Buffett, Republican anti-interventionist from Iowa, went to his grave demanding the declassification of that crucial testimony: alas, to no avail. And yet what we do know is this: the US government had ample warnings of the pending North Korean invasion, via intelligence reports sent to top cabinet officials well before the June 25 commencement of large-scale hostilities. Yet Washington took no action, either diplomatic or otherwise, to deter the North Koreans.
On the other side of the equation, the Communist world was divided on the Korea question, with Stalin skeptical of Kim il Sung’s assurances that his forces would achieve victory in three days. Russian policy was: military aid, yes — Soviet intervention, no. China’s Mao, on the other hand, offered his support — which wasn’t actually forthcoming, however, until the US entered the war and advanced into North Korea itself.
Neither Stalin nor President Harry Truman were particularly eager to see the conflict erupt, although both may have considered it inevitable. In which case it was convenient, for propaganda purposes, to be able to portray the enemy as having fired the first shot.
As to who did in reality fire that shot, Bruce Cumings, head of the history department at the University of Chicago, gave us the definitive answer in his two-volume The Origins of the Korean War, and The Korean War: A History; the Korean war started during the American occupation of the South, and it was Rhee, with help from his American sponsors, who initiated a series of attacks that well preceded the North Korean offensive of 1950.
From 1945-1948, American forces aided Rhee in a killing spree that claimed tens of thousands of victims: the counterinsurgency campaign took a high toll in Kwangju, and on the island of Cheju-do â€“ where as many as 60,000 people were murdered by Rhee’s US-backed forces.
Rhee’s army and national police were drawn from the ranks of those who had collaborated with the Japanese occupation during World War II, and this was the biggest factor that made civil war inevitable. That the US backed these quislings guaranteed widespread support for the Communist forces led by Kim IL Sung, and provoked the rebellion in the South that was the prelude to open North-South hostilities.
Rhee, for his part, was eager to draw in the United States, and the North Koreans, for their part, were just as eager to invoke the principle of “proletarian internationalism” to draw in the Chinese and the Russians.
Having backed the Maoists during World War II, in cooperation with the Soviet Union, the US had already “lost” China, and Truman was determined not to “lose” Korea, too. In spite of the fact that he had ample warning of the North Korean offensive, the President used this “surprise attack” to justify sending American troops to Korea to keep Rhee in power, and in doing so neglected to go to Congress for approval — or even give them advance notice.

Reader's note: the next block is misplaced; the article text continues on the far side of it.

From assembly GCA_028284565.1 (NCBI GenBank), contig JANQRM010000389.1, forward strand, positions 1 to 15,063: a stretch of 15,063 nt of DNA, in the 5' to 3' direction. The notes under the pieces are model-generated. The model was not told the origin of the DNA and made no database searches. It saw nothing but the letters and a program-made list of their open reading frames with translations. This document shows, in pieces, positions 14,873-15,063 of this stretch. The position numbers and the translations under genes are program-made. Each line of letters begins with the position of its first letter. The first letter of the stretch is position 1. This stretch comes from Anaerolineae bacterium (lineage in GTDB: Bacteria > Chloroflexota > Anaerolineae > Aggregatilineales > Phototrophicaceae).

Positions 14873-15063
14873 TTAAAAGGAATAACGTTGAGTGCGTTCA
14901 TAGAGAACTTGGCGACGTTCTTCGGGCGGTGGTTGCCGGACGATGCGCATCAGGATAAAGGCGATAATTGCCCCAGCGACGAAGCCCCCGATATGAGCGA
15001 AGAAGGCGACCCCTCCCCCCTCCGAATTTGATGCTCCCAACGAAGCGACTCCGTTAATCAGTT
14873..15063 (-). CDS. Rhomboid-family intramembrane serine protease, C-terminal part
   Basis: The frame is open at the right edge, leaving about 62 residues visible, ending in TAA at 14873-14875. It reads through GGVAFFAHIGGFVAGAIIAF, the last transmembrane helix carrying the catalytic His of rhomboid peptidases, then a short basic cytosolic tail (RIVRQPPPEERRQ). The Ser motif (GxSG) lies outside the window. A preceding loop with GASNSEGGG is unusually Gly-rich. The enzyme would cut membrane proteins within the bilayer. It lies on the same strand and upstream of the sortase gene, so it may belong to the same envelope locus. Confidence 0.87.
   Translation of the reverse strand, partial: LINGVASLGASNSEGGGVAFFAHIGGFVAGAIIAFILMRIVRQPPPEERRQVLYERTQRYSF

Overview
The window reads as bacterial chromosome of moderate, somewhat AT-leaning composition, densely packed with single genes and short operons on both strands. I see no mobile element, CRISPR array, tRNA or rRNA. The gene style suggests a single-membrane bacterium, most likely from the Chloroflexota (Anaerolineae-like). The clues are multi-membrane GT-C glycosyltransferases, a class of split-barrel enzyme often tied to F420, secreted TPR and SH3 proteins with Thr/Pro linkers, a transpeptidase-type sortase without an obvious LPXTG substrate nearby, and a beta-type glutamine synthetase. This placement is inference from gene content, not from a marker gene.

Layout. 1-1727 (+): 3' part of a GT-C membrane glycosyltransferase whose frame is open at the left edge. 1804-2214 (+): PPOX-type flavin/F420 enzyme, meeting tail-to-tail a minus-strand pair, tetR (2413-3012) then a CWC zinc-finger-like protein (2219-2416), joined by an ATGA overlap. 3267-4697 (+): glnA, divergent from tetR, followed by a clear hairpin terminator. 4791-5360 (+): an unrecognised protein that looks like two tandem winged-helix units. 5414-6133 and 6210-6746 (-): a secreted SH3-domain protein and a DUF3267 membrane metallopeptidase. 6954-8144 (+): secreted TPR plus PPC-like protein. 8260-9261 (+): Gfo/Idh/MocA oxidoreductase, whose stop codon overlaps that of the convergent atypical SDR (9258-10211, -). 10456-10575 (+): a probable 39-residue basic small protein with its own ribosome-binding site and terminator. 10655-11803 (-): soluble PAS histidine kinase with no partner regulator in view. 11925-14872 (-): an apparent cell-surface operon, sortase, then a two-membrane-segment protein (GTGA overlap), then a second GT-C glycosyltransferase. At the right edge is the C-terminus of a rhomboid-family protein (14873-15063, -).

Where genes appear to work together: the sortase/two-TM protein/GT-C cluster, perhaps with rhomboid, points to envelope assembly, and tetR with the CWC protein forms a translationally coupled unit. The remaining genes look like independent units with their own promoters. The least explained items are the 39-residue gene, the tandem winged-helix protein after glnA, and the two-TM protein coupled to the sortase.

Republicans were outraged: Sen. Robert A. Taft and others denounced this usurpation of Congress’s constitutional duty as a dangerous precedent that would come back to haunt us â€“ as it surely did in Vietnam, and continues to do so to this day.
In the months prior to the war, anti-interventionist Republicans in Congress had succeeded in defeating the administration’s $60 million aid package to the Rhee regime (by one vote!), but this was later reversed on account of pressure from the well-funded China Lobby. Now Truman had sent our troops to fight in a foreign war as if he were a Roman emperor ordering his legionnaires into Gaul.
In defense of the administration, the liberals came out in support of the war, with The Nation and The New Republic leading the charge: the antiwar Republicans were “isolationists” and their alliance with “legalists,” sniffed TNR, revealed a natural affinity, while progressives were burdened with no such sentimental attachments to the Constitution.
The editor of The Nation red-baited Col. Robert McCormick’s fiercely conservative Chicago Tribune for being on the same side as the American Communist Party. What’s interesting is that the CP’s former fellow-travelers, such as Henry Wallace, Corliss Lamont, and the principals of the Progressive Party — which had run Wallace for President with fulsome Communist support — rallied behind Truman, reveling in the idea of a UN-sponsored war on behalf of “collective security.” Obama, it seems, commands a similar ability to inspire the left to throw its vaunted antiwar credentials overboard.
Sixty years after the non-ending of the Korean war — there is, to this day, no peace treaty — the lesson of that conflict is not, as Obama insisted in his speech, that “the drawdown after the end of World War II left us unprepared,” but that involvement in other peoples’ civil wars is never to our benefit, or theirs.
Sixty years have passed, and US troops are still in South Korea, defending a country well-prepared to take care of itself â€“ sitting ducks if the North Koreans should ever launch an attack. Having stifled every effort at peaceful reunification — including a promising effort during the Bush era — Washington continues to enable the Korean standoff, and in doing so perpetuates the North Korean regime, one of the worst, if not the worst, in the world.
North Korea is dangerously unstable, with a significant movement within the military against the rule of Kim Jong-un, the third member of the IL Sungist dynasty to take the reins of power.
There have been episodic reports of gun battles between rival military units, and this, combined with North Korea’s dire economic straits, has the potential to spark an explosion sooner or later â€“ and inevitably draw in the South. Having isolated the North Koreans, who have in turn isolated themselves, the West has limited its ability to have much of an effect on the ground.
The two Koreas are very different, opposites in many ways, but one thing unites them: an intense nationalism. This same nationalism resents the US presence, whatever the pretext, and will one day find expression in a successful national reunification. Until that day, the unfinished war and its consequences will continue to be a thorn in our side.
Posted in accordance with Title 17, Section 107, US Code, for noncommercial, educational purposes.